Former BR5-49 frontman recruits a roster of old-school Nashville session players and current country stars, and gets down to covering songs from classic country artists. It's an effort that pays off nicely.
Chuck Mead made his name as a classic country revivalist in the '90s as one of the leaders of the band BR5-49. Since that band's demise, Mead has gone on to serve as musical director on the Broadway musical Million Dollar Quartet, which dramatizes a legendary recording session where Elvis Presley, Johnny Cash, Jerry Lee Lewis and Carl Perkins all played together. With a resumé like that, it's no surprise that Mead would have an album of classic country covers up his sleeve.
Back at the Quonset Hut was recorded at the legendary Nashville studio of the same name, a studio that hosted all sorts of country legends from the '50s all the way into the early '80s. The studio closed in '82, but was revived in the 00's as a teaching space and working studio for Belmont University music students. So Mead rounded up his own band and as many ringers as he could and recorded the songs live in studio as full band performances. The results are pretty darn satisfying, even to a classic country neophyte like myself.
The album kicks off with probably the most famous track, Roy Acuff's "Wabash Cannonball". Mead recruits fellow revivalists Old Crow Medicine Show to play along on the song, and there's a joyful, upbeat feeling running through the whole song, from the vocals to the instruments. That spirit continues into the next song, Joe Horton's "Honky Tonk Hardwood Floor", which features great piano and baritone guitar playing from old school Nashville session players Pig Robbins and Harold Bradley, respectively. The mood takes a turn for the silly on the Carl Smith song "Hey Joe", which features Mead dueling with classic crooner Bobby Bare as they tell the titular Joe of their intent to steal his girl.
Mead deserves a lot of credit for bringing the various musicians together and really capturing the feel of country from the '50s and '60s. But he should be credited for his canny song choices, as well. The 12 songs here have a wide variety of styles yet manage to fit comfortably under the same umbrella. The 6/8 ballad "Apartment #9", made famous by Tammy Wynette, is a world away from the rockabilly of Carl Perkins' "Cat Clothes". Meanwhile, the upbeat, treble-heavy clean electric guitar sound of "Tennessee Border", with its confessional lyrics about falling in love and getting married to a beautiful girl is in stark contrast to Del Reeves' "Girl on the Billboard". This trucking song is just as upbeat, but the music is dominated by low, chunky guitar, while the sly lyrics find a trucker obsessing over a girl on a billboard.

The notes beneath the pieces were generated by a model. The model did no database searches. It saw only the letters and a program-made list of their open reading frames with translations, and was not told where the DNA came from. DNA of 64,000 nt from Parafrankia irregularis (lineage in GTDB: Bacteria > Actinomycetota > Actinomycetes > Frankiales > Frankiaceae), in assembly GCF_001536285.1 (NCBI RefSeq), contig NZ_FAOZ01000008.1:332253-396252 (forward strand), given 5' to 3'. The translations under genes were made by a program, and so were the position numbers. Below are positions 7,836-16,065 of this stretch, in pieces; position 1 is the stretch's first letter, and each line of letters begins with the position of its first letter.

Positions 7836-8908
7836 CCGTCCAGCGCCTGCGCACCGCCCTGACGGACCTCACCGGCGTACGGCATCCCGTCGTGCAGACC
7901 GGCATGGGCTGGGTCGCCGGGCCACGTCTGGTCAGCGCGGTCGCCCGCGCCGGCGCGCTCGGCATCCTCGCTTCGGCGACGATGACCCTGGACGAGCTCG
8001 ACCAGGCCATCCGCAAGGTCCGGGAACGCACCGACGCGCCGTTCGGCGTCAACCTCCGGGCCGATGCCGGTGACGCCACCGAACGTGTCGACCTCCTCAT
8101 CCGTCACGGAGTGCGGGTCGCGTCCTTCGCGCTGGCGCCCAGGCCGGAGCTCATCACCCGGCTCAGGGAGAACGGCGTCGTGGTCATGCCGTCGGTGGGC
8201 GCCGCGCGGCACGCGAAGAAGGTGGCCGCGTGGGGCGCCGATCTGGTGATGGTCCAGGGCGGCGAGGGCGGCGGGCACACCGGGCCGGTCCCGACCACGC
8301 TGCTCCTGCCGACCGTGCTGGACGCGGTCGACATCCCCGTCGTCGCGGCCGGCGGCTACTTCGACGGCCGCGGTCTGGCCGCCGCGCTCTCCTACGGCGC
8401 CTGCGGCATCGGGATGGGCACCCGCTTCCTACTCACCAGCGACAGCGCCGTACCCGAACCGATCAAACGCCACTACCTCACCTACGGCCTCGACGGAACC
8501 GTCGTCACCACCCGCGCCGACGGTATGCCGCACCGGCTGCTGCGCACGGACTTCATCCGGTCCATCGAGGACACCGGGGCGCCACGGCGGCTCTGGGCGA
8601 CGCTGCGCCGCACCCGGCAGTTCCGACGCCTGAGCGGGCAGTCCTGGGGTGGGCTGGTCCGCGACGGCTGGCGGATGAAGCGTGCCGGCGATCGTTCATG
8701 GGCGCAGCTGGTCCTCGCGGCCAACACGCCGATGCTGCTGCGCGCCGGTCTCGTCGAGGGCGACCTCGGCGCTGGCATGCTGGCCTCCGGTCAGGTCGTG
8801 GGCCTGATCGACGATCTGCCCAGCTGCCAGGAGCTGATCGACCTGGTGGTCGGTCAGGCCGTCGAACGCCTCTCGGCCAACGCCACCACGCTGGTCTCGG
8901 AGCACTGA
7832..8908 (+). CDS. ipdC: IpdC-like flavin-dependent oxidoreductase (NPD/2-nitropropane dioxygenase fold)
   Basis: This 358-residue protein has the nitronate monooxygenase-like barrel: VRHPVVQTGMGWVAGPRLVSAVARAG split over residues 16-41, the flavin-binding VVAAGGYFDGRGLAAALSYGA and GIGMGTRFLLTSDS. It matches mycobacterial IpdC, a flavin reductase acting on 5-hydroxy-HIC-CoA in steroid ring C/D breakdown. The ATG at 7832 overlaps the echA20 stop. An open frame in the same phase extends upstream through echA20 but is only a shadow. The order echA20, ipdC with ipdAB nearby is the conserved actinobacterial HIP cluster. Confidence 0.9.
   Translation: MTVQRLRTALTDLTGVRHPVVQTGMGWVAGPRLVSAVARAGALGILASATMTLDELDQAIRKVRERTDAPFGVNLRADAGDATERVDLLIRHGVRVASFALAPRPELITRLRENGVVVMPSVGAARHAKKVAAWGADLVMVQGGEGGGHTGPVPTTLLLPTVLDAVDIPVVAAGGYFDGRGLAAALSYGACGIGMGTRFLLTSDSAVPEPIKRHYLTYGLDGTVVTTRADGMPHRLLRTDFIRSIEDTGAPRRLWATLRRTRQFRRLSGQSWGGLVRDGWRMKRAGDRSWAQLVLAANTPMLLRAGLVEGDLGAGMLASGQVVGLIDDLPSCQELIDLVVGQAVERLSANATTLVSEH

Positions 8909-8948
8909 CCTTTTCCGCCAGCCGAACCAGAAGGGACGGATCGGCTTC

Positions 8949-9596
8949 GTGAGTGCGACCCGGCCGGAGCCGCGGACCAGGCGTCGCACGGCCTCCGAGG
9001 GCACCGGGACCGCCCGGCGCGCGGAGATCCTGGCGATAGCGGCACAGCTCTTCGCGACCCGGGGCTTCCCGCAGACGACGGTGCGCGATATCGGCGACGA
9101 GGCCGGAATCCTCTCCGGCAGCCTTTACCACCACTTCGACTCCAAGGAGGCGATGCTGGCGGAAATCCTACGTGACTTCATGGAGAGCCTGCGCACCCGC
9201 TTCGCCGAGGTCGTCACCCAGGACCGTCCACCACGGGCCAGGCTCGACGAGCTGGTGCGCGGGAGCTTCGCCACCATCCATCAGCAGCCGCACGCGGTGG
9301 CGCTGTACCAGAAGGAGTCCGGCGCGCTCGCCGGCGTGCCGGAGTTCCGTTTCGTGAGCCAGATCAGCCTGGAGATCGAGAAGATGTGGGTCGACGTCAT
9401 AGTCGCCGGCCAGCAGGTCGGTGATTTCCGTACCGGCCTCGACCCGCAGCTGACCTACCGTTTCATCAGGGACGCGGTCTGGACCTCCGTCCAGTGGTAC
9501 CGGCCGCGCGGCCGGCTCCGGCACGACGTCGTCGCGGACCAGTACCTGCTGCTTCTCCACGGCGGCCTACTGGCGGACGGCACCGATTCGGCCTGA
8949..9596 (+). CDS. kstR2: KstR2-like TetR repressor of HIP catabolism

As for the giants of country music, Mead makes sure they're represented. "Settin' the Woods on Fire" is a Hank Williams song, while "Pickin' Wild Mountain Berries" was made famous by Conway Twitty and Loretta Lynn. Mead and singer Elizabeth Cook give an energetic, rockin' vocal performance on the song and it closes out the album. Mead brings in Jamey Johnson to duet on George Jones' "You Better Treat Your Man Right". As entertaining as the song is, the lyrics have a not-quite-spoken "or else" tone that bears an undertone of misogyny. Yet this seems like a perfectly appropriate (and possibly necessary) song choice to fully represent the attitude of some country back in the old days.
Back at the Quonset Hut should be a treat for fans of Mead and fans of classic country. Mead's decision to largely stay away from the most famous songs from his list of country giants is a good one. It's nice to hear him digging a bit deeper into the songbook. On the other hand, Mead set out to capture the feel of these old songs as accurately as possible, so there aren't any big departures to be found here, either. Still, though, Mead has clearly accomplished what he set out to do, and he and his cohorts have done it very well.